(NOTE: while this post is current, scroll on thesidebar—in a separate tab or window—to click to listen to Hedwig’s Theme while reading 😀)
We can miss a lot of things in life, including the proverbial “boat.” After all, there are so many things to do, people to meet and places to see, and it’s impossible to be aware of or actually do it all when it’s timely, right? Well, one big train I happened to catch when the timing was right, having walked through the barrier onto Platform 9 3/4, was none other than the Hogwarts Express, and OH, it’s taken me on the most unforgettable ride!
In case you weren’t aware—IT’S PICTURE BOOK MONTH! I’ve been heavily involved in the Kidlit World of Picture Books for decades now, but hadn’t known of this more-than-worthwhile celebration ’til last year when I got more immersed in Twitter and social media. And OH, what a celebration it is! Continue reading →
I don’t know about you, but I’m not exactly a fast reader. I’d say I read at a moderate pace. Typically I read novels (or any fiction longer than a picture book) at bedtime, rarely allowing myself to read them during the day. That is, of course, unless the book is one I simply can’t put down, and OH, how I love it when that happens! 🙂 My list of books To Be Read (TBR) is a very lengthy one, and stays that way because it takes me relatively long to read each book, plus new ones are added every day. So, though I may want to REread a book, I nix the idea almost immediately.
Born in Chester, England on March 22, 1846, Randolph Caldecott, the British artist and illustrator, made an indelible mark in the world of children’s book publishing during his short life, having died just shy of his 40th birthday on February 12, 1886. This is why, in 1937, at the suggestion of Frederic G. Melcher, the American Library Association established The Randolph Caldecott Medal.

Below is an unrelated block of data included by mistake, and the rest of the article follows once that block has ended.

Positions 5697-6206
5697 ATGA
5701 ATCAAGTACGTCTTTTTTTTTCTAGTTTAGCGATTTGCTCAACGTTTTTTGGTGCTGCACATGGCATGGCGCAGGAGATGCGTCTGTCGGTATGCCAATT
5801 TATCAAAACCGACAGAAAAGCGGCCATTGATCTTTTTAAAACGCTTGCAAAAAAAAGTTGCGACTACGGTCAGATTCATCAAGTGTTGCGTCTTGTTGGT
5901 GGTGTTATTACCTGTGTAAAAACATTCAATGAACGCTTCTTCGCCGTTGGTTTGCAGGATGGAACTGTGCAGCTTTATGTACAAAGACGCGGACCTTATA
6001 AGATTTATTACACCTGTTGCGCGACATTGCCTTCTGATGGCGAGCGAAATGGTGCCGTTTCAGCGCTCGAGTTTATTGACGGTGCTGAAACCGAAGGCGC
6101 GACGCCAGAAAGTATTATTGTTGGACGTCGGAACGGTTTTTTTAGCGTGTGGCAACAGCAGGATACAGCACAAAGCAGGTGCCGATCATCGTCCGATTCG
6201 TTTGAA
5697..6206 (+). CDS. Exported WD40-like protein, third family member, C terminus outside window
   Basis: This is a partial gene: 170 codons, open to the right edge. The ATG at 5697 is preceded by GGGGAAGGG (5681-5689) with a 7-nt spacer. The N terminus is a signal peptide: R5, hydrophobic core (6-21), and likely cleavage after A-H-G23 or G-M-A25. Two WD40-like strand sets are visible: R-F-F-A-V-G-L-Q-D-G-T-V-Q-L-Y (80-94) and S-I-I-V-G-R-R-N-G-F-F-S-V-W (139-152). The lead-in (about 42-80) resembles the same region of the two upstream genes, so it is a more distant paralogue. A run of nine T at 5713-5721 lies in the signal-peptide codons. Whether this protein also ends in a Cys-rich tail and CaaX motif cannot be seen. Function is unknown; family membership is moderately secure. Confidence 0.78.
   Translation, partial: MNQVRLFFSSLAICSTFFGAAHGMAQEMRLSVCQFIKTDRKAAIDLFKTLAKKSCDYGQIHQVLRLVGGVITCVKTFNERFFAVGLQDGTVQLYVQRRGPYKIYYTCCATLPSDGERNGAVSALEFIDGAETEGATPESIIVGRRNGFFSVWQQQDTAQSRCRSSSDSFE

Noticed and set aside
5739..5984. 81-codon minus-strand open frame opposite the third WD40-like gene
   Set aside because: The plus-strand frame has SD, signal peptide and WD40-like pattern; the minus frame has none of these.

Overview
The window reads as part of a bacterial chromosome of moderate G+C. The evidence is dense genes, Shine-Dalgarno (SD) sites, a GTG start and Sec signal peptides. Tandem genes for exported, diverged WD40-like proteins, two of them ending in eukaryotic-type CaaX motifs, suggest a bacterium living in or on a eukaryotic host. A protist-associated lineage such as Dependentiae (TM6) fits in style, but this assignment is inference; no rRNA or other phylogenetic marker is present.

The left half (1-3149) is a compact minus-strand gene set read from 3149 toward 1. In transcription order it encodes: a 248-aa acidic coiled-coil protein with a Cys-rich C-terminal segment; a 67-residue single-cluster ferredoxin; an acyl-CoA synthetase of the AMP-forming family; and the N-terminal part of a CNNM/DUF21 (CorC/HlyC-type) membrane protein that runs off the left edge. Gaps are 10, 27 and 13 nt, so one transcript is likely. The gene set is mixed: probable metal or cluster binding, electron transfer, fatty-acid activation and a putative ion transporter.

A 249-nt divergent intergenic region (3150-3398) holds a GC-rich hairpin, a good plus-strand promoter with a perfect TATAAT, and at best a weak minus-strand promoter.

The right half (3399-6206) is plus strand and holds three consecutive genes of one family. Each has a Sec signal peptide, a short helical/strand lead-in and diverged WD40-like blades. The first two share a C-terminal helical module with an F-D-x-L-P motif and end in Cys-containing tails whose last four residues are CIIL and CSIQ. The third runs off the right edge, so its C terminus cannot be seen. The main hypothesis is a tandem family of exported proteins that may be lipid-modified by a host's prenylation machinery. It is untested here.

I’m sure that if I had properly attended art school and focused on illustration, I would’ve long ago known more about Randolph Caldecott. During my research, I discovered his artistic skills and innovation to be remarkable, especially considering the time period in which his picture books were printed. The ideal pairing of Caldecott as an illustrator, and Edmund Evans as engraver and printer, resulted in high-quality books that were—and still are—more than impressive. Caldecott’s work was so outstanding at that time, it is said that Beatrix Potter’s father purchased Caldecott originals to inspire his daughter.Continue reading →
As we all know, there are times we simply cannot resist doing something, right? This is one of those times.*** When I see young people doing constructive, valuable, worthwhile things, it elates me—my heart overflows with joy 🙂 Since becoming active on Twitter and following Kidlit-related blogs, happily I discovered “kid” authors! I was immediately smitten—totally hooked! Felicia Maziarz is one such young author and it just so happens she recently released her SECOND book in a series! Pretty impressive, don’t you think? I can tell you I’m VERY impressed (in fact, here’s my review), but I’m certainly not the only one who recognizes the quality of these books.